My wife Jasmin and I call the social-political system in the U.S.A the “moneyocracy”. Business-as-usual proceeds no matter what the consequences – human suffering, ecological destruction of the planet, etc. The talk of a green, carbon neutral future is just that, talk. I believe this talk, like I believe that a chicken has lips.  Jasmin adds:  Look at the smiles on our birds’ beaks!

What I find disturbing about the latest wave of eco-farming promotion is that the principals prey on idealistic, well-intentioned young people. I have met a number of disillusioned people who have spent sweat, time and money on eco-farming seminars, courses, and other moneymaking schemes only to find that it does not lead to a financially viable livelihood in eco-farming, unless one is rich or one likes to work hard for slave wages.

BTW – I am now following your diary again. I am very impressed and it is very interesting. It appears that efforts are being made to restore and maintain some ecosystems in your study areas.
Robert Barnard
Sacramento & Placerville, Northern California, U.S.A.
All text and photos © Robert Barnard

If a man does not keep pace with his companions, perhaps it is because he hears a different drummer. Let him stepto the music which he hears, however measured or far away.
- Henry David Thoreau

ArnoldT

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Re: Robert's Crystal Range Project - Year 3, 2021
« Reply #71 on: June 30, 2021, 03:01:38 AM »
Robert

Many folks who have never farmed have this romantic idea about working the soil and growing one's food.

I often visit a family member who farms in the Puglia region of Italy.

He works 15-18 hours a day. Prays that some weather  pattern or  insect doesn't destroy all his hard work. 

His hands are like baseball gloves.

But he loves it.
Arnold Trachtenberg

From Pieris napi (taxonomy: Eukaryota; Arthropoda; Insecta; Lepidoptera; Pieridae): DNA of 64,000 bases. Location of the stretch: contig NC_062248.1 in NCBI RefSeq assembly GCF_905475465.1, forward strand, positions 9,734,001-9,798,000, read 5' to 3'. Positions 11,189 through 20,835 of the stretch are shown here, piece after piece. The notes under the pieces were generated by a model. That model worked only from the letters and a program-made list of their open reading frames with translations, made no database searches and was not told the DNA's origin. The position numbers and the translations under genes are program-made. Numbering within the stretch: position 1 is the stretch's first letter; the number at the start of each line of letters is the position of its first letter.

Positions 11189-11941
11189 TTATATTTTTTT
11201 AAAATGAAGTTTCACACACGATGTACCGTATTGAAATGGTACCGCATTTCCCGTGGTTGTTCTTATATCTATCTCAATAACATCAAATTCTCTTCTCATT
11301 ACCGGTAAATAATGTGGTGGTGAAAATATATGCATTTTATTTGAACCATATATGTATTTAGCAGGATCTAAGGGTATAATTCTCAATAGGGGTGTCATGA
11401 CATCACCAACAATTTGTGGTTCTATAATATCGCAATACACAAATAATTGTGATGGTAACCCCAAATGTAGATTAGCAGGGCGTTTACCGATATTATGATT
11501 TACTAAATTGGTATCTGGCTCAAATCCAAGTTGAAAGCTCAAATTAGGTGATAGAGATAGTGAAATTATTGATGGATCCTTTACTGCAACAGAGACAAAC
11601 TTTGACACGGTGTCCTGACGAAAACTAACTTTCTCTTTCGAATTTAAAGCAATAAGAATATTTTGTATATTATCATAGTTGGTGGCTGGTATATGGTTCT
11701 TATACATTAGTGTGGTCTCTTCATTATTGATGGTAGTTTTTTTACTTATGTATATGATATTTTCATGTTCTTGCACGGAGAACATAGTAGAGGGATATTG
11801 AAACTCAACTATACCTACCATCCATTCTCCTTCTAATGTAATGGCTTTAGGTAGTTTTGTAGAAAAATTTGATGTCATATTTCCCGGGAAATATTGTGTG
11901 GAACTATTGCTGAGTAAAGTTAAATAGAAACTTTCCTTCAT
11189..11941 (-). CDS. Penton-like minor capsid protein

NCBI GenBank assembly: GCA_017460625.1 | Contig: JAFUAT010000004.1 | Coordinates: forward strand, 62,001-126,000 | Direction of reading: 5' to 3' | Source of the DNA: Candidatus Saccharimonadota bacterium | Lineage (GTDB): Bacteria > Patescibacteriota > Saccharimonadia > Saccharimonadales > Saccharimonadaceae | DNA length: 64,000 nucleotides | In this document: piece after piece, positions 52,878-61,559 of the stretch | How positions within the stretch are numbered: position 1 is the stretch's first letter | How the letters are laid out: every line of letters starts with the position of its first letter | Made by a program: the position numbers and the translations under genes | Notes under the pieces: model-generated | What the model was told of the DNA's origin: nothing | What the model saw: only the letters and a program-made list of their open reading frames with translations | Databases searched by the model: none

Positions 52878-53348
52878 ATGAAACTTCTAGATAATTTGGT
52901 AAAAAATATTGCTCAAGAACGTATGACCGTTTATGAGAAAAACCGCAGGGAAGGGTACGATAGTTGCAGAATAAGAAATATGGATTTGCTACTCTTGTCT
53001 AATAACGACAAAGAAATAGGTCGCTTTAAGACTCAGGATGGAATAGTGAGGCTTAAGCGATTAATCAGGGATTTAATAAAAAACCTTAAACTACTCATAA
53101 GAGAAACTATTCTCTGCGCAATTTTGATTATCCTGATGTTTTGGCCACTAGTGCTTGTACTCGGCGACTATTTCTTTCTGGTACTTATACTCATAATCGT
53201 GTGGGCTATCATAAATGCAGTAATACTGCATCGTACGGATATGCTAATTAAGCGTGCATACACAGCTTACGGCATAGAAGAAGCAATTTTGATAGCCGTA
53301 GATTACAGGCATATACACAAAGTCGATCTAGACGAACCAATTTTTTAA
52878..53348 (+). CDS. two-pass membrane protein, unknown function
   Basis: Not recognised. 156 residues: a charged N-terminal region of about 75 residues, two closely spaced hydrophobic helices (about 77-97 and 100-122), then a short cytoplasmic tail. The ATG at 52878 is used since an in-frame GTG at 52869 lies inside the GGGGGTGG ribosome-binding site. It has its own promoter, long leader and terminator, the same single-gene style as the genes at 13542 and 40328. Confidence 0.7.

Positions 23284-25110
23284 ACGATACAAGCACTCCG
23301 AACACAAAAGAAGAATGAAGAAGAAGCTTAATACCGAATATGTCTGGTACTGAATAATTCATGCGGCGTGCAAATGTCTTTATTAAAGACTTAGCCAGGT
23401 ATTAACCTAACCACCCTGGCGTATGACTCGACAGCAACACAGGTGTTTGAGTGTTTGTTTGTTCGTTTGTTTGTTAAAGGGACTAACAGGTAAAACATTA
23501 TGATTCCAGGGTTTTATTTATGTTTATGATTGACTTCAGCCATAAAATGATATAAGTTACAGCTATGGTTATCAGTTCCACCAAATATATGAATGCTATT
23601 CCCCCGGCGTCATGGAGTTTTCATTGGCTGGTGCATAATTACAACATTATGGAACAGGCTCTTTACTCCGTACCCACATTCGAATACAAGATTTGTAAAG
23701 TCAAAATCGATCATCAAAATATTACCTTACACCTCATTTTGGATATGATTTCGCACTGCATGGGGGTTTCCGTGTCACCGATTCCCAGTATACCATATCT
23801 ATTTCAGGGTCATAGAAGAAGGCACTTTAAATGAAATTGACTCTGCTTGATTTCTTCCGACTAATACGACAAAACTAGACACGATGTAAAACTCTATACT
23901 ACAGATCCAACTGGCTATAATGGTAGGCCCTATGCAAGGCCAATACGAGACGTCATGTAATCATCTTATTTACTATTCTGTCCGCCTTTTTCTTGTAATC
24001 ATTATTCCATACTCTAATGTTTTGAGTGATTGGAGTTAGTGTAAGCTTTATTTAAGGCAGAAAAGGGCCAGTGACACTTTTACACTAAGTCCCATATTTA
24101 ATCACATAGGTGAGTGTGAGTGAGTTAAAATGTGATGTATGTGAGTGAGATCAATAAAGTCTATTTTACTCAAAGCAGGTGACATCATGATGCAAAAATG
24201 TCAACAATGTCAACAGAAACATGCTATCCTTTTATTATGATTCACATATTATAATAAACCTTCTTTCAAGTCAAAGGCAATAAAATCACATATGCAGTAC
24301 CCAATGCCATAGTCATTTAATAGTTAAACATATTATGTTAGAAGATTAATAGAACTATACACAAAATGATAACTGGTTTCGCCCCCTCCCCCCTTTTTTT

Leonia, New Jersey

ian mcdonald

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Re: Robert's Crystal Range Project - Year 3, 2021
« Reply #72 on: June 30, 2021, 11:48:42 AM »
Hello Robert, I,m sorry to say the ecosystems I write about are the remnants of the landscape we used to be familiar with. "Development" (destruction) is now the norm. Apathy on the part of the majority allows this destruction to go ahead. The only wildlife friendly future will be our historic records. Too many people have been repeatedly told that we must have "development" and can,t be bothered to question this. The feudal system is still evident but people are too busy watching tv to realise. Small areas are preserved if the wildlife there is considered by our leaders to be important but these small areas are not connected to any other protected areas. This means that wildlife are in an ever shrinking area and cannot increase their populations. It is not too long ago that governments did not believe that climate change was happening. Anyone speaking up for wildlife were called "greens" as if they were abnormal. Who are the ignorant, I wonder. We seem to live in a time where it is accepted that we must loose our wildlife and our food comes at the cost of destroying our world.